Table of Contents  
ORIGINAL ARTICLE
Year : 2015  |  Volume : 8  |  Issue : 2  |  Page : 194-199

Ultrasound-guided single injection transversus abdominis plane block of isobaric bupivacaine with or without dexamethasone for bariatric patients undergoing laparoscopic vertical banded gastroplasty: a comparative study of different doses


Department of Anesthesiology, Intensive Care, and Pain Management, Faculty of Medicine, Ain-Shams University, Cairo, Egypt

Date of Submission31-May-2014
Date of Acceptance01-Oct-2014
Date of Web Publication8-May-2015

Correspondence Address:
Hanaa A A El Gendy
Department of Anesthesiology, Intensive Care, and Pain Management, Faculty of Medicine, Ain-Shams University, Cairo
Egypt
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Source of Support: None, Conflict of Interest: None


DOI: 10.4103/1687-7934.156683

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  Abstract 

Background
Dexamethasone has anti-inflammatory properties that can prolong postoperative analgesia when added to isobaric bupivacaine transversus abdominis plane (TAP) block for bariatric patients undergoing laparoscopic vertical banded gastroplasty.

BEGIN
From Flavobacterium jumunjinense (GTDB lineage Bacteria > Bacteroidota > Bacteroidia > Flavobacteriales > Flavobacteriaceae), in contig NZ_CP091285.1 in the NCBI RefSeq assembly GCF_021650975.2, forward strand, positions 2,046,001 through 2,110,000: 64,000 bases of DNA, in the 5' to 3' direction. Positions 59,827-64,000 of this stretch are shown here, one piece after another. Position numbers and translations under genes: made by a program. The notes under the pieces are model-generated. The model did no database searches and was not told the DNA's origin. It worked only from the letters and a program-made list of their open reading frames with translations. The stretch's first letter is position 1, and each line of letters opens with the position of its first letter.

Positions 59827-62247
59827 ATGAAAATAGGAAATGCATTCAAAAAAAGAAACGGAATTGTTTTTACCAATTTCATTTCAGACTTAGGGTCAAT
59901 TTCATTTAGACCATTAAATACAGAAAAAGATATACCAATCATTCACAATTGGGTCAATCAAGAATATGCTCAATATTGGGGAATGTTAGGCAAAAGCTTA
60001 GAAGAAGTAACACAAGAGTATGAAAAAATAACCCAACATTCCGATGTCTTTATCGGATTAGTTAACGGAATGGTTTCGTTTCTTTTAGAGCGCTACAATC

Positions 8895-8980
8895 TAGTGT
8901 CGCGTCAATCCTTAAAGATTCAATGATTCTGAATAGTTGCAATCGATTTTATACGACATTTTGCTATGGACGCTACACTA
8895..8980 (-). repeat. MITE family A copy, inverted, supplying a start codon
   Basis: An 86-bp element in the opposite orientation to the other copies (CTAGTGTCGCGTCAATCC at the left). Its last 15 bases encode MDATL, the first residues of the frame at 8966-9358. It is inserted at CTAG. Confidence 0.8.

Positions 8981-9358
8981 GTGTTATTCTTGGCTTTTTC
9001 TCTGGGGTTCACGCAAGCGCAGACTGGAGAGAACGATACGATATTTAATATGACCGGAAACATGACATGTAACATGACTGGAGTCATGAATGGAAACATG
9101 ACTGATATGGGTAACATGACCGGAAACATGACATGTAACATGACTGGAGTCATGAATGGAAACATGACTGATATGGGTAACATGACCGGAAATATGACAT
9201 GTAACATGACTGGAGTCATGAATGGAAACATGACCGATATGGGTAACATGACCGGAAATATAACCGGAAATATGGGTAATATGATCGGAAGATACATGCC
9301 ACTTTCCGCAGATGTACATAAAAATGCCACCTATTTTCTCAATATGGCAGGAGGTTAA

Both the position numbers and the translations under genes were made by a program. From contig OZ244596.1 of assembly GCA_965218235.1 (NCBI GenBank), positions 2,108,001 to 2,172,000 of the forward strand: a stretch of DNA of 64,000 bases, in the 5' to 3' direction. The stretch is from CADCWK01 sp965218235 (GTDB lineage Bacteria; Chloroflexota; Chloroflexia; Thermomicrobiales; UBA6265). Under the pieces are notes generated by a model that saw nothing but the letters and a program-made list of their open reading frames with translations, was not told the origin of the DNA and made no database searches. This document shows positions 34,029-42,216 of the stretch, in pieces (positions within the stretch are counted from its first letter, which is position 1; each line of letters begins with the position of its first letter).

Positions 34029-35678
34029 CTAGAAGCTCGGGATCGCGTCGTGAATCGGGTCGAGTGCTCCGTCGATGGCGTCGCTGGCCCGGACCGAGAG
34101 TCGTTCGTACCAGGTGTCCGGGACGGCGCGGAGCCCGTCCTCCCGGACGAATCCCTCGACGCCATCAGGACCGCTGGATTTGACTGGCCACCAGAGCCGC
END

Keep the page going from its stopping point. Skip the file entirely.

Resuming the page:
Patients and methods
A total of 111 bariatric patients, scheduled for laparoscopic vertical banded gastroplasty under ultrasound-guided TAP block, were randomized blindly into three parallel groups: Group BC that received TAP block using 20 ml of isobaric bupivacaine hydrochloride 0.25%+2 ml saline 0.9%; low-dose dexamethasone group (Group DB4) that received TAP block using 20 ml of isobaric bupivacaine hydrochloride 0.25%+4 mg dexamethasone; and high-dose dexamethasone group (Group DB8) that received TAP block using 20 ml of isobaric bupivacaine hydrochloride 0.25%+8 mg dexamethasone.
Results
Postoperatively, pain scores were significantly lower in Group BD4 and Group BD8 compared with Group BC at rest and on movement at 6, 8, 12, and 24 h. There was a significant difference with respect to the duration of analgesia (P = 0.0001), 24 h consumption of paracetamol (P = 0.0001), 24 h consumption of meperidine hydrochloride (P = 0.001), the number of patients who needed meperidine hydrochloride rescue analgesic (P = 0.008), time to ambulation (P = 0.0001), and incidence of postoperative nausea and/or vomiting (P = 0.03) among groups.
Conclusion